Manuj Aggarwal  47:00

let me let me give you some context on that as well. Right? Sure. The good the purchase price of a good that you buy, almost 70 to 80% of the of the cost, is just keeping checks and bounds on human beings. Like, let’s take a car, for example, right? The whole economy is setup, okay, there’s gonna be, you know, a mining company, mining the ore out of out of a mine, then that metal will get shaped into sheets, then, you know, it’ll be shipped to a car manufacturing company. And along the way, there are so many processes that are just making sure there is no theft, there is no cheating. There is no, you know, all of these things are just to keep check on human. How can I say behavior?

Mike Malatesta  47:58

Yeah, right. So supervision, safety, payroll, all these things.

Manuj Aggarwal  48:02

Right. Exactly, exactly. So now you can see, you know, if all of these things are now eliminated, taken off the table, the cost dramatically comes down. Makes sense?

Mike Malatesta  48:15

Yeah, sure. So let me go. Let me go a different let me go a different direction, if you don’t mind. So you’ve mentioned, you know, the power of the mind. And I have some notes here about, you know, you, I want to get your thoughts on optimization and tapping into the power of the mind, you know, you we started sort of started off early on about you having, you know, thinking big, and not quitting and doing things like that. And I, I know, You’ve done a lot of work in this power of the mind and optimization, peak performance, not just in computers or in technology, but in people. So I’m interested in your take on how to optimize people as people.

Manuj Aggarwal  49:00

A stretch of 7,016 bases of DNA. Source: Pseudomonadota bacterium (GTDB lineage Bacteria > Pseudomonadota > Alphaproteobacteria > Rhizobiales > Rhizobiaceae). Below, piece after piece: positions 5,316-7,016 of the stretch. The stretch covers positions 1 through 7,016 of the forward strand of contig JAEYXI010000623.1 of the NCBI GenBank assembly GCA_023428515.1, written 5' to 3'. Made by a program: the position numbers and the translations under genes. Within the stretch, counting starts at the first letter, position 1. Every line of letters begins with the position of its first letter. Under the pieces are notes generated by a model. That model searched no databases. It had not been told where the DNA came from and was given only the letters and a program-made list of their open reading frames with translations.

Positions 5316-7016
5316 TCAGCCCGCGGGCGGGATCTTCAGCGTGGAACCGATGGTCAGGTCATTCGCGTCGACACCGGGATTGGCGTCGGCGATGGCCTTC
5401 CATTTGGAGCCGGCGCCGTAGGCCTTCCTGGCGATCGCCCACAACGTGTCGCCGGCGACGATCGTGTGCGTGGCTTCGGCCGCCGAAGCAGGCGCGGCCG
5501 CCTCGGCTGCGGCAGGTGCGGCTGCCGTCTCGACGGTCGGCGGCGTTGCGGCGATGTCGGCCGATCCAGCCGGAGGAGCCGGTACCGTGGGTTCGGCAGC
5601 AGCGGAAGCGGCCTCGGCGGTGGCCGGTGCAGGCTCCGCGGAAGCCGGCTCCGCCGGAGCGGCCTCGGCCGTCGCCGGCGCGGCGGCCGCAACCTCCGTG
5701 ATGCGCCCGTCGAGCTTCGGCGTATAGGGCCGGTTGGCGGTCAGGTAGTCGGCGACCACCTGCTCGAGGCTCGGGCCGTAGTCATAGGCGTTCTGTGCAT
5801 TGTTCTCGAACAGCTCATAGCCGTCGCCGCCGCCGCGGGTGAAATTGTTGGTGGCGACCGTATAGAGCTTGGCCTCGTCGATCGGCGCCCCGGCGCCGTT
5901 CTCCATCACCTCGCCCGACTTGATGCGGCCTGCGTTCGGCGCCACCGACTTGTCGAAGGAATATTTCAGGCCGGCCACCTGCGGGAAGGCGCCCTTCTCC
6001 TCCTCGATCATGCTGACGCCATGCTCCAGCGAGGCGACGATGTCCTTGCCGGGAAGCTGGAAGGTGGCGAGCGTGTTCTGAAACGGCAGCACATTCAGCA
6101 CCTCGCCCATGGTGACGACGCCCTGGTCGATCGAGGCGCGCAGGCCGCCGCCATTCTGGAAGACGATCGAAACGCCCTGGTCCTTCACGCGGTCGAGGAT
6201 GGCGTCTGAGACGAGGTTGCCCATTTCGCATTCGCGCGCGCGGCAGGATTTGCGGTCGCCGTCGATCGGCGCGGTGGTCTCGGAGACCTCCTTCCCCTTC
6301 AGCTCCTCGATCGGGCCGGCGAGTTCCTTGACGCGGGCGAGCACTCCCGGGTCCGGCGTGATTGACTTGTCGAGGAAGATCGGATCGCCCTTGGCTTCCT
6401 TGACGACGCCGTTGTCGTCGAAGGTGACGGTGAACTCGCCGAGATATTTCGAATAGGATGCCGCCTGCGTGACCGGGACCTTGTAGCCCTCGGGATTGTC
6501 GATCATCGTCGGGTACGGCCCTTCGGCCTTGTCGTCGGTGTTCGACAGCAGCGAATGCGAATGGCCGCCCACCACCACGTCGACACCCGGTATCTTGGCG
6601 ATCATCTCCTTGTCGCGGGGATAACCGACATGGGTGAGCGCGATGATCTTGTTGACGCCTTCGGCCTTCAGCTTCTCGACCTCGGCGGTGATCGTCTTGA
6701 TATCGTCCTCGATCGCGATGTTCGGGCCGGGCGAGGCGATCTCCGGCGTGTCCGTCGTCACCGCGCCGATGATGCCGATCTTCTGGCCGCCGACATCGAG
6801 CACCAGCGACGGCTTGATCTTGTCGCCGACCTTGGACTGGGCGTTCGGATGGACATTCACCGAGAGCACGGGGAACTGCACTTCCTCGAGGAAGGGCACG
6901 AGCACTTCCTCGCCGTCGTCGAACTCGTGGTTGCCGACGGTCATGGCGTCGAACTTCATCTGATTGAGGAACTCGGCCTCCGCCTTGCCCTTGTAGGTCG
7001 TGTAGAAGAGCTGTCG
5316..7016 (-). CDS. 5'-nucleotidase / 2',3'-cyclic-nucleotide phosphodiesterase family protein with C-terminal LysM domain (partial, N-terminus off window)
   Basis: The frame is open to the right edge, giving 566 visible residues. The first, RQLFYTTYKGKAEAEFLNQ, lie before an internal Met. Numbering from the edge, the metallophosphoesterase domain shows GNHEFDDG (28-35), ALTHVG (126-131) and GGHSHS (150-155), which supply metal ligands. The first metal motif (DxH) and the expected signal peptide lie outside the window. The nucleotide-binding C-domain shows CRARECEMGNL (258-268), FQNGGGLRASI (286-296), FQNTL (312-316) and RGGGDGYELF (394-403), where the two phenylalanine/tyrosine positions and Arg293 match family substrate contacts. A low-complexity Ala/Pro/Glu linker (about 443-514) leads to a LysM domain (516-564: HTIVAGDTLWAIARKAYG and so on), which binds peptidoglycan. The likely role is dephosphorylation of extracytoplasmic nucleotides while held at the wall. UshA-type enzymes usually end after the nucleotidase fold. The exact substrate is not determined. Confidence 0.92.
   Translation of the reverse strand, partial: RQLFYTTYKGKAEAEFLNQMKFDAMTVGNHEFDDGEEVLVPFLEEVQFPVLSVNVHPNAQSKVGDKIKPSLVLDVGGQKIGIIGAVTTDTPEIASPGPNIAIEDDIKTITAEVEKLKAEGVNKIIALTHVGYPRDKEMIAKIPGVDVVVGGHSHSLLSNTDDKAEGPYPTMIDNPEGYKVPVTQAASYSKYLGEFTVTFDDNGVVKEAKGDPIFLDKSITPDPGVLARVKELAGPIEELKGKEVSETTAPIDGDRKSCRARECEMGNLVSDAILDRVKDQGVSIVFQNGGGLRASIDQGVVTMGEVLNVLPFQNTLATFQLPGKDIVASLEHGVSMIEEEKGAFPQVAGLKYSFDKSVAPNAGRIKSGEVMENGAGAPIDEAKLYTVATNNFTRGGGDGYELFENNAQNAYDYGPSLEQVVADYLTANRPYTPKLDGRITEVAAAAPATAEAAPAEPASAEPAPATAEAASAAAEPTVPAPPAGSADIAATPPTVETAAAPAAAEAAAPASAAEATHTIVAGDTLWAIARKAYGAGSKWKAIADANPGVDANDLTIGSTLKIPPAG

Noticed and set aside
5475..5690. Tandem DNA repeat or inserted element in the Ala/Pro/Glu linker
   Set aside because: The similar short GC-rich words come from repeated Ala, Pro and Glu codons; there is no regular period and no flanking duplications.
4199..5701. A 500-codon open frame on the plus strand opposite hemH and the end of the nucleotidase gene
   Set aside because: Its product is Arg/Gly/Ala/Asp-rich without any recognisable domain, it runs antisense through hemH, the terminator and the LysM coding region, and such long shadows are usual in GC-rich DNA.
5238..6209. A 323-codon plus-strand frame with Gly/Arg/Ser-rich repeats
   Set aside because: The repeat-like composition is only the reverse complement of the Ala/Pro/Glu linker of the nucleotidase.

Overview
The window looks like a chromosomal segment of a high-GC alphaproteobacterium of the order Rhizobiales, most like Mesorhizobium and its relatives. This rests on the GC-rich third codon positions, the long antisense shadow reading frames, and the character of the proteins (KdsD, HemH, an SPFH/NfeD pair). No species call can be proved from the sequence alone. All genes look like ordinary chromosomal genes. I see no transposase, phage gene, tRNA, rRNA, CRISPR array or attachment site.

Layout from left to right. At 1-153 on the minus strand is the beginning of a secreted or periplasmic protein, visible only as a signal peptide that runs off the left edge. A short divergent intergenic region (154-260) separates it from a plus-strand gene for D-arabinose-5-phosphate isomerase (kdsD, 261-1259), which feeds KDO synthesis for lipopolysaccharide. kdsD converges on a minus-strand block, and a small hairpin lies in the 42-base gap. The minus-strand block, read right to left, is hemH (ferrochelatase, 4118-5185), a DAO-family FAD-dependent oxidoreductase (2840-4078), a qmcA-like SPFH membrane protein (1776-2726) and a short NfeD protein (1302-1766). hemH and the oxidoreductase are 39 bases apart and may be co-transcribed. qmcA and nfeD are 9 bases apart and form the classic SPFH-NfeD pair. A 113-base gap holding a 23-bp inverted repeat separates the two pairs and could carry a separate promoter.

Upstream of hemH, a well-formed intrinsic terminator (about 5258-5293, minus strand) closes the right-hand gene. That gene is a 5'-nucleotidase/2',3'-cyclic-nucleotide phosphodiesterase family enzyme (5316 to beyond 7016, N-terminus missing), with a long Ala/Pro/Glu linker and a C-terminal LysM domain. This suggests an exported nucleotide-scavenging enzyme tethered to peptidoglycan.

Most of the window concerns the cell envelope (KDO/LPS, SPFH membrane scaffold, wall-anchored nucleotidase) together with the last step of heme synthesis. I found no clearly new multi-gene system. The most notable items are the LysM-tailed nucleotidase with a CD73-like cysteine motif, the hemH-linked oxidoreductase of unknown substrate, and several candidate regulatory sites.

Yeah, see, the very first thing is, you know, we need the first thing we need to do is we need to find out what drives people because what happens again, this is related to how we were talking about how the economy is set up, the economy set up to reward certain skills. And when we notice other people being rewarded more than us, we follow their path and we say, hey, you know, that guy became CEO. Now he’s driving a BMW, I want to be CEO. But they don’t realize if they try to emulate somebody else, but their passion lies somewhere else. They’re never going to be able to achieve the fulfillment they are seeking, maybe they will achieve being a CEO, maybe they will achieve being, you know, driving a BMW, but they will not achieve that fulfillment, and everything is driven off of that. Until you find fulfilment in your heart and your mind. You will keep striving for more. So the very first thing is you get familiar with yourself. The most important thing here is self-awareness. And when I say self-awareness, you know, again, people think that I know myself, you know, I know I like blue, I like to eat, you know, I like vanilla ice cream. I like all these things. But that’s not self-awareness, self-awareness is very, very deep inside you, you go deeper inside and see, what are the fears that you picked up during your childhood? What are the, you know, what are the things you are afraid of, what embarrasses you? You know, what are your true hopes? Like? Where do like, if there was no restriction on? You know, you need to get a degree, you need to have these resources? In a perfect world, in a utopian world? Where do you see yourself when you leave Earth? You know, what do you want to do? And then you work backwards from there, and then start to figure out, okay, you know, where are my strengths? Where are my weaknesses? How do I optimize these trends? And then the after that, the key is, how do I build a community around me, of people who can help me who think like me, because another aspect of the human mind is that grit and skill and experience alone is never going to get us there. The only thing that gets us there is when we are given something to us by somebody else, a human, the human network is very strong. So if you think about it, even our life is given to us by our parents, nothing that we have, is produced by us. It’s just our thoughts. And then through our thoughts and beliefs, we convince others to give them give us something. So when you become that, you know, single minded and you become so determined, and you start becoming consistent in your approach, then other people start to gather around you, and now you can start to, you know, transact with them, now you start to collaborate with them. And then your mind also starts to remind you that, hey, you know, you have something here that you can bring to the world, because so many people believe in you now.